* Use the correct color space (CMYK or Pantone).
Also remember that PDF files are, by definition, print-ready. Although
they can be edited using Acrobat and plug-ins, if changes need to be made,
it is best to return to the native application, make the changes and make
a new PDF.
Here at <here insert the name of your company>, we use a PDF workflow.
We will be glad to help you prepare your files for submission in PDF -
just call <here insert the name of your CSRs> at <here insert
your phone number> with questions or comments.
Acrobat: A cross-platform document distribution program created by Adobe
Systems, Inc. A file saved in Adobe's PDF (Portable Document Format) format
can be read by any computer that can run Adobe Acrobat's reader. Versions
of the reader are available for most computer platforms.
HTML: Hypertext Markup Language is a formatting language used for documents
on the World Wide Web. HTML files are plain text files with formatting
codes that tell browsers such as the Netscape Navigator how to display
text, position graphics and form items, and display links to other pages.
Jaws PDF Creator: An alternative to Adobe Acrobat. Jaws PDF Creator is
seen as a printer in Windows or Macintosh, allowing users to 'print' to
a PDF file directly from any application.
PostScript: A page description language developed and marketed by Adobe
Systems. PostScript can be used by a wide variety of computers and printers,
and is the dominant format used for desktop publishing.
SGML: Standard Generalized Markup Language, both a language and an ISO
standard for describing information embedded within a document. HTML and
XML are based on the SGML standard.
Soft Proof: A proof that is seen on a color video monitor, as opposed
to a hard proof on paper. Also known as remote proofing.
TrueType: An outline font format that was developed jointly by Apple(r)
Computer and Microsoft(r) Corporation. An alternative to Adobe PostScript
WMF: Windows Metafile Format, a graphics file format used to exchange
graphics information between Microsoft Windows applications.
XML: Extensible Markup Language, a pared-down version of SGML, designed
especially for Web documents.
Q. What is a soft proof?
A. The term soft proof refers to a proof presented as a PDF file and viewed
on a monitor rather than as hard copy. A soft proof has several advantages
over a hard proof:
* It can be transmitted over the Internet, substantially reducing the
lag time between when the proof is ready for viewing and it is delivered
* It can be easily shared with others in your organization.
* It can be viewed in color.
* Proofing turnaround time can be substantially shortened.
By providing you with a PDF soft proof, we are using technology to our
mutual advantage. We have found that PDF soft proof files are generally
small enough to be sent as an attachment to e-mail, or we can provide
a hot link to our web site where you can download the file.
Tips & Tricks
In general, we prefer that you give us PDF files rather than a file created
in an office application such as Word. We do, however, need you to understand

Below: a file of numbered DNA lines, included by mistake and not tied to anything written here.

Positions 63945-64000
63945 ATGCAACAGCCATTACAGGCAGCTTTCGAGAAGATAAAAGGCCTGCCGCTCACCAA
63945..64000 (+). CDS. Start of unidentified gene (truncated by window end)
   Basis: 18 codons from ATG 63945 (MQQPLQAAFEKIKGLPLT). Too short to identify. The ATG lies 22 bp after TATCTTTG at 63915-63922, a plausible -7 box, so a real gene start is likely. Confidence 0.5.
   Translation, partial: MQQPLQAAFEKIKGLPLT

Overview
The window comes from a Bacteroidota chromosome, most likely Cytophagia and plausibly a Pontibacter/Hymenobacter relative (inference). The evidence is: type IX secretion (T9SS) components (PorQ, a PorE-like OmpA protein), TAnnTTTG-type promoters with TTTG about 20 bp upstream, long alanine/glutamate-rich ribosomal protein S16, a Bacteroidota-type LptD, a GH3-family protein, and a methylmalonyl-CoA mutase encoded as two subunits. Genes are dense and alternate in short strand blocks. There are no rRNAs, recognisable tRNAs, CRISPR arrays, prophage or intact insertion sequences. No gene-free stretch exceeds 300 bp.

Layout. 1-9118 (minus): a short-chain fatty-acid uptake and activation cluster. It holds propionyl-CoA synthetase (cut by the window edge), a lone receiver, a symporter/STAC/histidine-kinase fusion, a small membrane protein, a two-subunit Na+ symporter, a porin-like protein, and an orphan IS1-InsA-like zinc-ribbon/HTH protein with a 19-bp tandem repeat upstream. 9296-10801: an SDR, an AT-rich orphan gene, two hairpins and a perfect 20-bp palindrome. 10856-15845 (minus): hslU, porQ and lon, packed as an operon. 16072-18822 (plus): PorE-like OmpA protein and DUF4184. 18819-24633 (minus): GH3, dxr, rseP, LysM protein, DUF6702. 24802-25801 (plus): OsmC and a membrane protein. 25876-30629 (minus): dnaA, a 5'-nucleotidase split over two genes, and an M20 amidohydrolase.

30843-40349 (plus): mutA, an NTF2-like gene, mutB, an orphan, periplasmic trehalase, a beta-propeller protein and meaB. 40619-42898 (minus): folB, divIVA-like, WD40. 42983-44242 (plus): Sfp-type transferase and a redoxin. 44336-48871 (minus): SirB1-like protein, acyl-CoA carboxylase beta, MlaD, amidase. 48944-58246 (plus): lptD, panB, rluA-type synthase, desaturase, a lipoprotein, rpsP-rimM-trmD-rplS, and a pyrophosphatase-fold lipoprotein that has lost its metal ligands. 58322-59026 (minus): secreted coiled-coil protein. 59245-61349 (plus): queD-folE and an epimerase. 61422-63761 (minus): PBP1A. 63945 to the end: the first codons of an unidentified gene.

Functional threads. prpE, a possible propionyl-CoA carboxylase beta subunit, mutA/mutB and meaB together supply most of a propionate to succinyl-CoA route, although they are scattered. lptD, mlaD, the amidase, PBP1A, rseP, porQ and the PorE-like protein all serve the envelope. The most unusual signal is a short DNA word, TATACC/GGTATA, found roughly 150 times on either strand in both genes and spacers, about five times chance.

some of the limitations of Word files that have been made into PDF so
you will construct the Word file to produce best results.
We recommend that you avoid using PDF Writer to create a PDF from Word.
Instead, create a PostScript file and use Distiller to create the PDF.
When you install Acrobat, it will add macros to Word, Excel and PowerPoint
so that when you select export to PDF as an option, Word, Excel or PowerPoint
will create a PostScript file and launch Distiller.
Also be aware that Word uses the RGB color space exclusively. Therefore,
regardless of how a PDF file is created from Word (via PDF Writer or via
Distiller), the PDF color space will always be RGB. If your document is
printing in a single color on an offset press, the RGB color space will
be converted to gray scale during raster image processing and a single,
composite press plate produced.
If, however, your document is designed to print in more than one color,
we will have to manually operate on the PDF file to designate the colors
before we produce press plates. This manual color separation works well
for type, but may not for graphics. A full color Word metafile graphic,
for example, cannot be separated into its component colors, either in
Word or after the file has been made into a PDF.
When your document is a booklet rather than a brochure or flyer, it often
requires an extra prepress step called page imposition. Page imposition
is the arrangement of individual pages on a press sheet so the finished
pages will be in order when the booklet is assembled.
When you are creating the pages for your booklet and working sequentially
from page to page, you are creating a reader spread - pages presented
in the order they will be read. During the prepress step of page imposition,
we change your reader spread into a printer spread by assembling individual
pages to print on the press sheet. How we assemble the printer spread
depends on the total number of pages in the booklet and the size of the
In general, it is much easier for us to change a reader spread to a printer
spread if the file format is PDF. This is because PDF is an object-oriented
data format, so all the information that defines each is available on
that page. In contrast, because in a PostScript file the pages are serially
processed by the raster image processor, moving a page to a new location
may prevent the file from processing correctly.
The best advice we can give you is to call us 877-816-4448 for instructions
when you are planning a booklet.
7 Park Avenue Suite 24
New York, NY 10016